What not to miss at the 2016 Goodwood Festival of Speed

Since 1993, Lord March has hosted a perennial pageant for all things automotive. For this year’s sensory overload, his band of merry men and women have put together a diversified automotive birthday celebration, complemented by the arrival of numerous newborns. Earplugs at the ready…

The Festival’s emphasis on anniversaries appears to be stronger than ever this year, with centenary-celebrating BMW chosen as the featured marque. As such, Gerry Judah’s perennial sculpture (incidentally his 20th piece constructed for Lord March’s front garden) will feature the BMW 328 Mille Miglia Roadster, the Brabham-BMW BT52, and the Le Mans-winning BMW V12 LMR prototype. Meanwhile, countless Bavarian beauties new and old will take to the hallowed hillclimb. After the Good Lord opens the event with a gentle ascension in a 507 Roadster, the Spa 24 Hour-winning 1800 TiSA and 635 CSI will follow, along with the Mille Miglia-winning BMW 328 Touring Coupé, the 2002 Hommage and numerous others, including a number of notable two-wheelers. However, the blue-and-white-propellor won’t have the anniversary celebrations all to itself…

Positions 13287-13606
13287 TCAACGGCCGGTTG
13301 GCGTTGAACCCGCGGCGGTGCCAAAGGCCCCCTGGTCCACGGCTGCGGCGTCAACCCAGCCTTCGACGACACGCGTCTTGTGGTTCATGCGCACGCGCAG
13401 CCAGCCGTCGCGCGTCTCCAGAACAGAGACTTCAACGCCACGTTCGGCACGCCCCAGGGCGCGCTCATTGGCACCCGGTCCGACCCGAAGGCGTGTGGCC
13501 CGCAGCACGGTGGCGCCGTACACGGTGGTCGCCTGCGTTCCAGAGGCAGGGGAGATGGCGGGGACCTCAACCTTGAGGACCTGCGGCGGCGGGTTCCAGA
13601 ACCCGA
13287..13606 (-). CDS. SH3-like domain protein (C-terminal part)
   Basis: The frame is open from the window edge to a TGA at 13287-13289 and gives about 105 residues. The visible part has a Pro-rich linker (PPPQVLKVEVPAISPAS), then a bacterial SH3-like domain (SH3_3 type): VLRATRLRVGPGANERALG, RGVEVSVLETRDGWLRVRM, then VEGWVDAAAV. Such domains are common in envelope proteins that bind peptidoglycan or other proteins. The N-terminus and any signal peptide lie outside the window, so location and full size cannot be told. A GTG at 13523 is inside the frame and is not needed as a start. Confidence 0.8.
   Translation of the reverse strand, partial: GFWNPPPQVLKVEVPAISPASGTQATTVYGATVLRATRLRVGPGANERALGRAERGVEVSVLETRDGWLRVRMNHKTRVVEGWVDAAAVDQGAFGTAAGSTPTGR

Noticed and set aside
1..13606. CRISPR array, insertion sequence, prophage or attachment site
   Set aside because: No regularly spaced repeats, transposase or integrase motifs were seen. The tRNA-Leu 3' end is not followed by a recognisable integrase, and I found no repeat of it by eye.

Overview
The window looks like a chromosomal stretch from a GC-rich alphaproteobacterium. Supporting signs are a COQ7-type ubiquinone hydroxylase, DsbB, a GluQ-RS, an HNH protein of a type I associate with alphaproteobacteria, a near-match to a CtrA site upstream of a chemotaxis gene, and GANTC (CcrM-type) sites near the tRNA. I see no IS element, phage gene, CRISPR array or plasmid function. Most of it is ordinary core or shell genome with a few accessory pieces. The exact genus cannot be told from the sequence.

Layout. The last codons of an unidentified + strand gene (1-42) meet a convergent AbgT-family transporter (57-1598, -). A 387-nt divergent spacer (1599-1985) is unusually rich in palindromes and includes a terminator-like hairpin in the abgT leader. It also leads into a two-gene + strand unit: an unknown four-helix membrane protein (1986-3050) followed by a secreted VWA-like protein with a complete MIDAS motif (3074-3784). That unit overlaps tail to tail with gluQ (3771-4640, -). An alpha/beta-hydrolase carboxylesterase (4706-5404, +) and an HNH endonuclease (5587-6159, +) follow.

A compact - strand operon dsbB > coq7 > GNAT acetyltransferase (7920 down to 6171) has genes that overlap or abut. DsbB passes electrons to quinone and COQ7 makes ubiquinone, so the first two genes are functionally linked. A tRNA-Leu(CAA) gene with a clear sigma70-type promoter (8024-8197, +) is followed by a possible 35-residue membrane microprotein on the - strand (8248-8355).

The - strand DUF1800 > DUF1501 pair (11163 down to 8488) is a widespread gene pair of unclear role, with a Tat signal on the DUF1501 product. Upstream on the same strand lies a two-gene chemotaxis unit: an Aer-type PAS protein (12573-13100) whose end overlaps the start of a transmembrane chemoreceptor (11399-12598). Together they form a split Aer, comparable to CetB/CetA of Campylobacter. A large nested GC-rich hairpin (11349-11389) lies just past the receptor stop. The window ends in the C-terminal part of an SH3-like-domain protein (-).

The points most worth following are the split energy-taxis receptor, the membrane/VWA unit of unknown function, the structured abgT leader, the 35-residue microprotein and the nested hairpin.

Hunt’s legend lives on

This year also marks the 40th anniversary of James Hunt’s famous F1 Championship win – and Goodwood has duly gathered every significant car the late racing playboy drove in period, from his glory-year McLaren through to his beloved Austin A35 road car. Meanwhile, a unique McLaren P1 Hunt edition – painted in the famous colours of his iconic helmet – will take to the hillclimb, and Tag Heuer will launch a special-edition version of its Formula 1 Quartz Chronograph in his honour. Elsewhere, half-century celebrations of both the Ford GT40’s legendary Le Mans victory and the inaugural Can-Am championship will be celebrated, with the latter set to feature the unique 950bhp Lola T310 as part of a thunderous roster. Audi, meanwhile, will send Frank Biela up the hill in the V8 Quattro with which he won the DTM championship 25 years ago, and Pink Floyd legend Nick Mason will pilot an Auto Union Type C ‘Silver Arrow’ to mark the 80th anniversary of the absorbed marque’s European Championship victory. We imagine Lord March has secured a bulk discount on candles.